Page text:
The nature and extent of the DUI charges are likely to change if your accident involved injuries to others. These cases may be charged as misdemeanors or felonies. If you are charged with the felony, you could be looking at up to four years in prison. If your DUI incident causes the death of another person, you may face vehicular manslaughter charges. In such cases, defendants might be looking at 15 years to life in state prison.
Defending DUI Charges
There are a number of potential defenses to fight DUI charges and avoid the serious consequences that come with a conviction. The applicability of a defense in your DUI case will depend on the circumstances of your case, your prior criminal record and a number of other factors. Here are some common DUI defenses that could prove successful:
Illegal stop: A law enforcement officer should at least have a reasonable suspicion that a crime has been committed or that criminal activity is afoot. Before police stop a driver on suspicion of DUI, they tend to look for signs of intoxication such as weaving between lanes or even speeding. In some cases, officers may start a DUI investigation after stopping a driver for some other infraction such as an expired tag or broken tail lights and for example, smelling alcohol in his or her breath. However, officers don’t have the right to stop drivers without reasonable suspicion. If it is determined that the officer made an illegal traffic stop, your case could be dismissed.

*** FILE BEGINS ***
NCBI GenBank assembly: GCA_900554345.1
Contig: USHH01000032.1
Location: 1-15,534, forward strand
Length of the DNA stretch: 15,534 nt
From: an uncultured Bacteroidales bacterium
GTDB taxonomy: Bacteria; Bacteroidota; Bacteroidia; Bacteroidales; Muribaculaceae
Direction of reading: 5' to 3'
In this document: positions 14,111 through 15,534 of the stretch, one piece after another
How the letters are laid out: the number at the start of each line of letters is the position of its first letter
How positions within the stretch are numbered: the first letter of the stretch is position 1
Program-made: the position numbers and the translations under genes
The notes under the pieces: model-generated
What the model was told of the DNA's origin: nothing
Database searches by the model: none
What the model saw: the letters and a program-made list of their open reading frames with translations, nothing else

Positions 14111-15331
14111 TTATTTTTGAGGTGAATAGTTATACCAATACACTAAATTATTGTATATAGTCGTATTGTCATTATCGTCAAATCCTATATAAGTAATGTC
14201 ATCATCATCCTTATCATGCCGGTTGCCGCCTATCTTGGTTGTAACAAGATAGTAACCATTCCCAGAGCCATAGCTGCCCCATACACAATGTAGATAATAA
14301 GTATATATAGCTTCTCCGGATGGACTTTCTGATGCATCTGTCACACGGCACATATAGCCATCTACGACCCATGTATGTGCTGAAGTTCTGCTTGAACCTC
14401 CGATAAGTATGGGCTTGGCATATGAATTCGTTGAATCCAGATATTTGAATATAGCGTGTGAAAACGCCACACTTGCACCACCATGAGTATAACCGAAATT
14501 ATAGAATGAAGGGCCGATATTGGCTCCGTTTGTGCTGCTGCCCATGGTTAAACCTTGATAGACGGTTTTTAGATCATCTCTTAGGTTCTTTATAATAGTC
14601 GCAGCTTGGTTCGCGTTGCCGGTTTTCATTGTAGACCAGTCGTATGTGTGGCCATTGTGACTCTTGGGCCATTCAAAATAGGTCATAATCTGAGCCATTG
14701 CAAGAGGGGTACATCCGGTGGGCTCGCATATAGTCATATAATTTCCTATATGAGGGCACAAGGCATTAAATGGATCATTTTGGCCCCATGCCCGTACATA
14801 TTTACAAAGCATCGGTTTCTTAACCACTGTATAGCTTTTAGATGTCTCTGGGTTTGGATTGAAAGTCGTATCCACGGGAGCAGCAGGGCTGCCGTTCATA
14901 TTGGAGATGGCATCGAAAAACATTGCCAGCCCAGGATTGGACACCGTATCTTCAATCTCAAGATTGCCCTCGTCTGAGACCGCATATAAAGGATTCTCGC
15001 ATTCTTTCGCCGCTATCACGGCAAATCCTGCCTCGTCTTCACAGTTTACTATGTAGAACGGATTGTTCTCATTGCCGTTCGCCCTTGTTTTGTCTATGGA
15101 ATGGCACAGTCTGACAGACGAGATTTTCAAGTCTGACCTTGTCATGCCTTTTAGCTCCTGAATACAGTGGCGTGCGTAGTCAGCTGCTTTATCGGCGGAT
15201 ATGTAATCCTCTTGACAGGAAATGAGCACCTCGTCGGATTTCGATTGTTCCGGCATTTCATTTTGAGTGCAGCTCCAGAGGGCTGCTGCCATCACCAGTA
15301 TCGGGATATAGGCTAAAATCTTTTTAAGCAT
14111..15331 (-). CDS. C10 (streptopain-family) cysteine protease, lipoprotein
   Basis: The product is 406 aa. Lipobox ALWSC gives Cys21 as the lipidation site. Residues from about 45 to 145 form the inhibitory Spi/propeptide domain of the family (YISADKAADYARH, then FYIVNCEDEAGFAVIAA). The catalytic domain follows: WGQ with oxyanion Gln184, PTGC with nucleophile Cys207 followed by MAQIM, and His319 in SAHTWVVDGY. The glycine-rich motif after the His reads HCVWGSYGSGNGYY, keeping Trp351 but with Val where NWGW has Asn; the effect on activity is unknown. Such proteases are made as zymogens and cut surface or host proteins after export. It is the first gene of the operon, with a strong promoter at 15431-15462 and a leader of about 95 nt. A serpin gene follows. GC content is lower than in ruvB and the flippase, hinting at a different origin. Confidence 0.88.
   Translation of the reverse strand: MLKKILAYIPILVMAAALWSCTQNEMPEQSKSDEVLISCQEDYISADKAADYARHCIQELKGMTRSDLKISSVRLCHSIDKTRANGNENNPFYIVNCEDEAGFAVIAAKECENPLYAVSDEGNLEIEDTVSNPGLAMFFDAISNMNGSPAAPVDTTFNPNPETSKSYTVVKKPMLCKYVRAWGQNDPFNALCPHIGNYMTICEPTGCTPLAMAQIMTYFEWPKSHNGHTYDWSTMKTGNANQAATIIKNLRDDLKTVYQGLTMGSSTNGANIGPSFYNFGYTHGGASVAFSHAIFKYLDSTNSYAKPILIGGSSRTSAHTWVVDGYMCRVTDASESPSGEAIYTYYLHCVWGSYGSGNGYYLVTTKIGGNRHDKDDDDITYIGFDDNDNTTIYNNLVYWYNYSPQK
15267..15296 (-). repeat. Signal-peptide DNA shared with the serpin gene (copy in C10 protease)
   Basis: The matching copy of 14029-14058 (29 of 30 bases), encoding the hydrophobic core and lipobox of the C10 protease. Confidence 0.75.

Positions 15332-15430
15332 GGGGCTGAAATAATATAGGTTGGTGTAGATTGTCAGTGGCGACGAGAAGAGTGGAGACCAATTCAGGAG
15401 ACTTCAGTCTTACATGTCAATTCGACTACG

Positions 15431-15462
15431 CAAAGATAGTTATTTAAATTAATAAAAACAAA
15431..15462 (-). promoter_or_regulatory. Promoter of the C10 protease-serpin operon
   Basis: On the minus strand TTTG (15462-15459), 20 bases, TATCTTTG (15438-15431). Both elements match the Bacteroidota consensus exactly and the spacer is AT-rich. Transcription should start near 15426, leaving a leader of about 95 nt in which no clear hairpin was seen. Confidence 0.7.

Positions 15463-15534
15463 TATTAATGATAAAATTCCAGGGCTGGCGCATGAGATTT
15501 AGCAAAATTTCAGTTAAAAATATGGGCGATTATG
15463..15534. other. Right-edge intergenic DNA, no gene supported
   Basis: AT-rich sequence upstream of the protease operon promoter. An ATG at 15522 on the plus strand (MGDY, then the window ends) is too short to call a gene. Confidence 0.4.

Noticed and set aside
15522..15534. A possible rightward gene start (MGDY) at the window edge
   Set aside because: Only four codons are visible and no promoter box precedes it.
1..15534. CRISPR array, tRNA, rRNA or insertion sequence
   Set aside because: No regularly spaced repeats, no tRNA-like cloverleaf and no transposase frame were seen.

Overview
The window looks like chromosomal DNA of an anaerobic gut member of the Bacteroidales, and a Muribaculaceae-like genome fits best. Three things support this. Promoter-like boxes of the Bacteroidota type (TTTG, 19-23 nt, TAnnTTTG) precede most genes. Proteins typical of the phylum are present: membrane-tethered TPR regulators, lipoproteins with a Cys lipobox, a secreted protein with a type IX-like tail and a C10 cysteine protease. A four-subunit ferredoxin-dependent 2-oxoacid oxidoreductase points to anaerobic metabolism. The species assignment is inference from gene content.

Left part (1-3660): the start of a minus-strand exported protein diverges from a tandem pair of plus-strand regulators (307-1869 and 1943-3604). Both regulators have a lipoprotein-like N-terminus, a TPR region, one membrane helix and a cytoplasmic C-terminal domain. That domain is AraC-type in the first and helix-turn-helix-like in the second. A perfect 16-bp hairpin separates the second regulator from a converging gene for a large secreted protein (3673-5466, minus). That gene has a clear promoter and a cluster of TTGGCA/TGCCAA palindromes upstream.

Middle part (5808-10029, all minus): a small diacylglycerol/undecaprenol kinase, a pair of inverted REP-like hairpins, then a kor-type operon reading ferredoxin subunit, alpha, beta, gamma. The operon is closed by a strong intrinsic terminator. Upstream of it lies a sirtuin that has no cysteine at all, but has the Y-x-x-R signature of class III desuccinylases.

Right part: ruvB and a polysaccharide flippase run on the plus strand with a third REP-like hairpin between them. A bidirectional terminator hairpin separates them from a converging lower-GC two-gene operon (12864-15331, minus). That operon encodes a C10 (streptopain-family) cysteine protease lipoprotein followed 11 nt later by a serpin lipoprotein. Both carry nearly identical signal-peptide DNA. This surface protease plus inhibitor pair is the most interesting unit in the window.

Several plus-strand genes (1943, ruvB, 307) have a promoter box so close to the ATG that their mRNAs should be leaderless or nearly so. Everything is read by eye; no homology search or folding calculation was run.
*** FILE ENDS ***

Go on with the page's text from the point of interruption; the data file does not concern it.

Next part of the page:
Faulty Breathalyzer test:Breathalyzers are often used in the field by law enforcement officials to determine whether a driver is intoxicated. It is possible to challenge the accuracy of the machine that is used particularly if it’s been malfunctioning or hasn’t been calibrated recently. You can also challenge the results of a Breathalyzer test if the officer who administered your test was ill-qualified to do so or failed to administer the test properly.
Faulty field sobriety tests: These are a set of tests that are meant to determine a person’s impairment. However, there are a number of basic issues with these field sobriety tests that lead us to question their accuracy and efficacy when it comes to determining impairment. A standardized field sobriety test typically includes the horizontal gaze nystagmus test that measures an individual’s involuntary eye movements. The walk-and-turn test requires the person to walk heel to toe and turn around and walk back in the opposite direction. The one-leg stand test requires the person to keep one leg off the ground and maintain balance. However, many individuals may not be able to perform one or more of these tests successfully even if they are sober due to a number of reasons ranging from fatigue, sickness, body type, use of medications, uncomfortable clothing, uneven ground, etc.
Evidence contamination: If blood samples are determined to have been handled improperly, contaminated or mixed up, that is a valid defense to fight your DUI charge.
Contact an Experienced Lawyer
If you or a loved one has been charged with driving under the influence, please contact an experienced Orange County DUI defense attorney at the Law Office of Ashley Daniel to find out how we can help you fight your DUI charges and avoid serious consequences that could potentially follow you for the rest of your life. Call us to schedule a free, no-obligation consultation and case evaluation.